Can a person deduct library fines as a child care expense? Asking for a friend

I ran the river trail this morning at dawn (which is not as early as it sounds, please hold your applause). A mallard honked at me, a squirrel scolded. I was otherwise alone, dodging icy patches and thinking about how each day now, until June, will be longer than the day before it, a miracle of Read more about Can a person deduct library fines as a child care expense? Asking for a friend[…]

Giveaway: ‘Between Midnight and Dawn’

I’ve lived most of the last year (or maybe my whole life) in my head, and now a small part of it’s about to be out of my hands — it’s less than a month to my book deadline, friends. I may survive, if only I can get a couple more chapters (and a sermon) out Read more about Giveaway: ‘Between Midnight and Dawn’[…]

The start of a beautiful relationship (with a place)

 

“We’re home! We live here now!” my 5-year-old said as Dave and a friend hauled our couch into our new living room. Later, Dave read library books to wet-haired girls under blankets on that couch while I sat on the love seat, day-dreaming about the Oreos I was about to eat as soon as they were in bed. Later still, a lamp post outside made black-and-orange striped shadows on the bare walls as I ascended the red-shag-carpeted steps to our attic bedroom.

After midnight, the rain pit-patted above me. “Thank God: I’m home,” I thought.

Home. What’s different about this one, and why does any of this matter? Am I making more of this than necessary? How many Oreos are we talking?

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‘I have no idea what comes next,’ I say. ‘Samesies,’ Mary would’ve said

346px-Master_of_the_Tiburtine_Sibyl_Crucifixion

Master of the Tiburtine Sibyl, Crucifixion, 1485; Detroit Institute of Art

Right now, the youngest is napping. Alice lays on her belly under a still-leafless maple; Violet sits cross-legged beside her with a stuffed rabbit in her lap. They’re so far out from my spot on the front stoop that I can’t hear them: this moment is parenting’s high-water mark. An Eastern phoebe’s returned to nest under our deck; bugs fly by and I’ve forgotten their names. Daffodils are three inches above ground. The world goes on knowing what to do and when to do it, but I’m on the stoop, wondering.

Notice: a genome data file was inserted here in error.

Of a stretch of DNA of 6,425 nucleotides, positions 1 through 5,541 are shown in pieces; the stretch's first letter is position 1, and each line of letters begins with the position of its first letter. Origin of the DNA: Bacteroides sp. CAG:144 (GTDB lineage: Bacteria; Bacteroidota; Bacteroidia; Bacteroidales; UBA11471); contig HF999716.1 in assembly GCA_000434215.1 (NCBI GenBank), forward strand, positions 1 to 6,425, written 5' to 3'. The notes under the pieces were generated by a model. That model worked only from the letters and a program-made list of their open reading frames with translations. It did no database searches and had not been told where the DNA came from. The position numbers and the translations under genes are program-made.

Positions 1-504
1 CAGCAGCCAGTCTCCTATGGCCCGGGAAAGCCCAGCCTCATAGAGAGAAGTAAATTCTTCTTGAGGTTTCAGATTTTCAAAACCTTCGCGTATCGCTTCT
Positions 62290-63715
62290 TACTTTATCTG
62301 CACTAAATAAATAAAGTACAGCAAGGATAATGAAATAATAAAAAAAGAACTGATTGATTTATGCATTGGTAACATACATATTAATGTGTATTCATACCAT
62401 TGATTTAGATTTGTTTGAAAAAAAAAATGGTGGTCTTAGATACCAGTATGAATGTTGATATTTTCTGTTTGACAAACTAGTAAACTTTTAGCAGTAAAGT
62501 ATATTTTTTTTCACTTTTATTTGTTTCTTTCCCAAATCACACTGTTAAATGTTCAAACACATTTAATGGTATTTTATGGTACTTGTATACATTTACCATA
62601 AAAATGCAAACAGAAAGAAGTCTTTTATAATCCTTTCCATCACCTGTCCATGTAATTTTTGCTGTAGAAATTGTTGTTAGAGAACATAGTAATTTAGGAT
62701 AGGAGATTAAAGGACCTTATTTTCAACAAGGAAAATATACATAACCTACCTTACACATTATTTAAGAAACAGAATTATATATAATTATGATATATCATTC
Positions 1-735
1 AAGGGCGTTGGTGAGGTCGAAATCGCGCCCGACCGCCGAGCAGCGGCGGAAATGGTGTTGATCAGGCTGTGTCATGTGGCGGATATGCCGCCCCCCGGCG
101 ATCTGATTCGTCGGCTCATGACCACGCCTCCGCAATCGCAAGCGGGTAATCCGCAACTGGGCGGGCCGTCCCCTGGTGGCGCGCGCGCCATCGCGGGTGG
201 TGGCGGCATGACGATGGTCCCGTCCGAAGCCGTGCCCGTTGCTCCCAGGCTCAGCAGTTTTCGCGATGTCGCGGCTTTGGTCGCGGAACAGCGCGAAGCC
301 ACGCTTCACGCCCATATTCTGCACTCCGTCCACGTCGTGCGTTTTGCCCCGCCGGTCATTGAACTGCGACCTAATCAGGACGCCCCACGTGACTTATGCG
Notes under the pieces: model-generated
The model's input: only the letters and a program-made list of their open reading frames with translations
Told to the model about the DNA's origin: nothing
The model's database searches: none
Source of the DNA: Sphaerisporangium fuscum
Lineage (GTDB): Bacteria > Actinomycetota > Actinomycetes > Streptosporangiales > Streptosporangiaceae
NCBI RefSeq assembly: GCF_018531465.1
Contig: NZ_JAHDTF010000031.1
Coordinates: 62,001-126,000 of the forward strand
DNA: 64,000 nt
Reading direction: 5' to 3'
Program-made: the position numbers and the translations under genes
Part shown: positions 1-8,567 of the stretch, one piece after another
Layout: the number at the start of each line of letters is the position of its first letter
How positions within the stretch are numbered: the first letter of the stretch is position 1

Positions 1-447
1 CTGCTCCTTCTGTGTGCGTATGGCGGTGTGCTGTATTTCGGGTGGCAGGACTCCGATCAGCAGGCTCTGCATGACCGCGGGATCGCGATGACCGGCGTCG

I carry around all these possibilities in my imagination. I stack them up on the dresser top beside me while I fold clothes, or lay on the windowsill while I wash dishes. I toy with moving to a house we would own in the city; moving to a suburb for the schools. I stack up the open-enrollment deadline for schools of choice; I consider visiting buildings I’m not excited about. Kindergarten open house and my will-be second-grader’s Tums in her pocket. Writing this book about “radical faith” with someone who once lived in an intentional community, and wondering how no one’s picked up yet that my past is much more predictable. I read tough books and wash a dozen loads of towels, toddler leggings, sweatshirts, and pillow cases every week.

All these possibilities, I carry around.

Aren’t humans the worst? Aren’t we, to be thinking of this while the world sings the Doxology; while flowers come up and buds open?

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My Catholic baptism, my Methodist adulthood

I think more about being Catholic now that I’m Methodist.

I joke that my intolerance of repetition comes from my years of liturgy, never unpacked. When I read the bible, sometimes I hear the organist singing hymns from the Catholic songbook: Jean, the organist, always singing these words I had no idea came from Isaiah or a psalm. It’s still bizarre that I could spend close to twenty years immersed in liturgy and still think Habakkuk was a typo, not a book in the bible.

My bible-marinated friends were so patient the first time I read it cover to cover. “And when the Israelites were in the desert, it’s JUST LIKE ME,” I went on and on, drowned myself in these similes and metaphors. Really, it was kind of embarrassing how enthusiastic I was over this book I’d had in a Rubbermaid container since my first communion in second grade.

I’m so grateful for that experience, and all that’s happened since, and the Methodists who don’t blink at this — but I’m also coming to term with what my baptism in the Catholic faith has given me, too.

Last weekend I was with a group of mostly evangelical writers, who very passionately and honestly used phrases to describe their work that were heavy with “it was laid on my heart,” and “God gave me a burden for.” I tumbled those over and over in my mind: laid on my heart; a burden on my heart; broke my heart for.

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God is all about those meanwhiles

“They screamed as if they were being murdered,” Dave said. “I thought Lou just had soap in her eyes, but I went in there and Violet had climbed out of the tub and was screaming, dripping wet on the rug — like SCR-eeaming,” Dave did jazz hands: crazy-town screaming, then, “and Lou was backed up way back, as far back as she could in the bathtub.”

I could picture this: I could hear it, almost. Staying at home with them has taught me the depths of the girls’ lung power.

“And Lou points to a tiny spider under the soap ledge. And she goes, ‘Dad, he went like this,'” Dave loses it here, laughs and imitates her, curling her index finger in a “come hither” motion. “‘The spider, he went like dis,'” Dave mimicked, bent over laughing.

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The miracle of some flour and yeast

“Perhaps the problem is that we don’t know what the meaning of this holiday, of Jesus’ pushing into the world, is. If we did, we wouldn’t have to worry about consumerism; if we knew what the Incarnation meant, we’d be preoccupied with awe that we wouldn’t notice all the shopping.” Lauren F. Winner, “Girl Meets Read more about The miracle of some flour and yeast[…]